top of page


The giants in the sky, known as cell towers, are essential to our day-to-day communications. Without them we would have zero connectivity. Cell towers, sometimes referred to as cell sites, are electric communications structures with mounted antennas that allow the surrounding area to use wireless communication devices like cell phones and radios. Cell towers are usually built by a tower company or a wireless carrier when they expand their network coverage to help provide a better reception signal in that area.

The first commercial (1G) mobile network was assembled Nippon Telephone Company in Tokyo, Japan on December 1st, 1979. The first mobile phones were only car phones, but the network was a cellular network with 88 cell base stations expanding all districts of Tokyo. The United States launched its first commercial network on October 13th, 1983, in Chicago. As the years progressed, cell phone companies and tower companies have made enormous strides to create long ranging calls at lower costs. By the end of 2021, there were over 300,000 cell towers in the United States with most towers using 4G networks and some testing on 5G networks.

Even though there are a plethora of cell phone towers, most people are not aware that they can typically be classified into one of six types: monopole, lattice, guyed, stealth tower, water tower, and a small cell pole.

A monopole tower is a simple single pole. Its elementary design reduces visual impact and is relatively simple to build, which is why this tower is favored by tower developers.

A lattice tower is a freestanding vertical tower designed with rectangular or triangular bases. This type of tower can be favorable in places that involve mounting a large number of panels or dish antennas. Lattice towers can be used as electricity transmission towers, cell/radio towers, or as an observation tower. One famous observation lattice tower is the Eiffel tower.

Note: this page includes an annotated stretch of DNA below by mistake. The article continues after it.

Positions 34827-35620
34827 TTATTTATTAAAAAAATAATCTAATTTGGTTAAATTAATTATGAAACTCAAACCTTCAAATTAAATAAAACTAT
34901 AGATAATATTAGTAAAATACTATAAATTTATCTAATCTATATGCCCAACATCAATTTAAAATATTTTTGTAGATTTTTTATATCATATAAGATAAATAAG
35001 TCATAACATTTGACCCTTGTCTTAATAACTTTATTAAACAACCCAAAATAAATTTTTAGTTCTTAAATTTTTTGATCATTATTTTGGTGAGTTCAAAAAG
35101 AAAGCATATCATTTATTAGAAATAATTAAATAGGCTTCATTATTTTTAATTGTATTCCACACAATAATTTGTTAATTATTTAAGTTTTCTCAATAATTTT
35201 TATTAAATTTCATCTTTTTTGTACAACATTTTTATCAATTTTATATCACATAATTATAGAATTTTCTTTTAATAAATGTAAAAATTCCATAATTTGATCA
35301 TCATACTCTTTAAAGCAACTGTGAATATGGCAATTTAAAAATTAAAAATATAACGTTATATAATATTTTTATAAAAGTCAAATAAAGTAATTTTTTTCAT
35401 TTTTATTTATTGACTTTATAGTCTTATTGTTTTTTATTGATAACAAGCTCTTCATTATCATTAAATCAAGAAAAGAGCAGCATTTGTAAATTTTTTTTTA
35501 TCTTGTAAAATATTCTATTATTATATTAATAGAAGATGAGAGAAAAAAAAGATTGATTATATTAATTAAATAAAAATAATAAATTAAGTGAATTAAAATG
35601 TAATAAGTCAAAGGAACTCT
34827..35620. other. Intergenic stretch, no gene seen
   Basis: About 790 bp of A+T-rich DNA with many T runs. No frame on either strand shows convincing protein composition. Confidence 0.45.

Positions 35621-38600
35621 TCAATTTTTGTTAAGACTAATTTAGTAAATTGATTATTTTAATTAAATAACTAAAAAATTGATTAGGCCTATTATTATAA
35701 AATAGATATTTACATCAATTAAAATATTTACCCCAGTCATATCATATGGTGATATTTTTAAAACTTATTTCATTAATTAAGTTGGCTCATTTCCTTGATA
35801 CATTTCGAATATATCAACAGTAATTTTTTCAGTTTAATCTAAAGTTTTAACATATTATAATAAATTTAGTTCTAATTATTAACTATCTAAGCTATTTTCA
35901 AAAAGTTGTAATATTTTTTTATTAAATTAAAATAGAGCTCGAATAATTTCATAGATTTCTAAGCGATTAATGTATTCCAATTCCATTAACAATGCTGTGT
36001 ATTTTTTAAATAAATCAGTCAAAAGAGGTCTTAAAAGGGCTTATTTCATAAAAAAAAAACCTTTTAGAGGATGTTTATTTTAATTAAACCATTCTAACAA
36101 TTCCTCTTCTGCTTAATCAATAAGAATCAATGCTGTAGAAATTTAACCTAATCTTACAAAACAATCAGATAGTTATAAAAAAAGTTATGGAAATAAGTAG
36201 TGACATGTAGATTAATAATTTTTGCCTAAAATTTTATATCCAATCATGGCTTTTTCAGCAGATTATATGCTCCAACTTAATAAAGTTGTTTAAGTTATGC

A guyed tower is a slender steel structure that anchored by steel cables in the ground. These are commonly seen in the tower industry because they provide the greatest strength, most efficient, and they are easy to install.

A stealth tower is a monopole tower, but in disguise. They are usually in urban areas when they need to reduce visual impact of the actual tower. There are different variations to a stealth tower: a broad leaf tree, a palm tree, a water tower, a flagpole, a light pole, a billboard, etc. More information regarding stealth towers can be read in our It’s a Tree, It’s a Barn, It’s a… Cell Tower? blog post.

A water tower is essentially a run-of-the-mill water tower with cell tower entities on the top of them. This structure is conducive financially to communication companies because the company does not have to spend thousands of dollars to build a new tower structure. Water tower companies usually negotiate rental prices with the tower companies or the wireless carrier to allow companies to put their equipment on top of their water towers. This agreement is mutually beneficial to both parties and allows for a multi-use tower.

The last tower type we want to highlight is a small cell pole. This kind of cell site is connected by fiber optic cable and mounted to already made structure like a light or a utility pole. This makes them more discreet, while also bringing them closer to smartphones and other devices—a benefit that will become clear as we go. Like a tower though, small cell poles communicate wirelessly over radio waves, and then send the signals to the internet or phone system. One added benefit of small cell poles is that they can handle massive amounts of data at fast speeds due to their fiber connectivity.

About Foresite Group

Foresite Group is a multidisciplinary engineering, planning, and consulting firm providing services to public and private sector clients nationwide. Our team’s collaborative process results in creative products and services that help our clients achieve their goals. Our team takes pride in enhancing and developing the cities and communities where we live, work, and raise our families.


bottom of page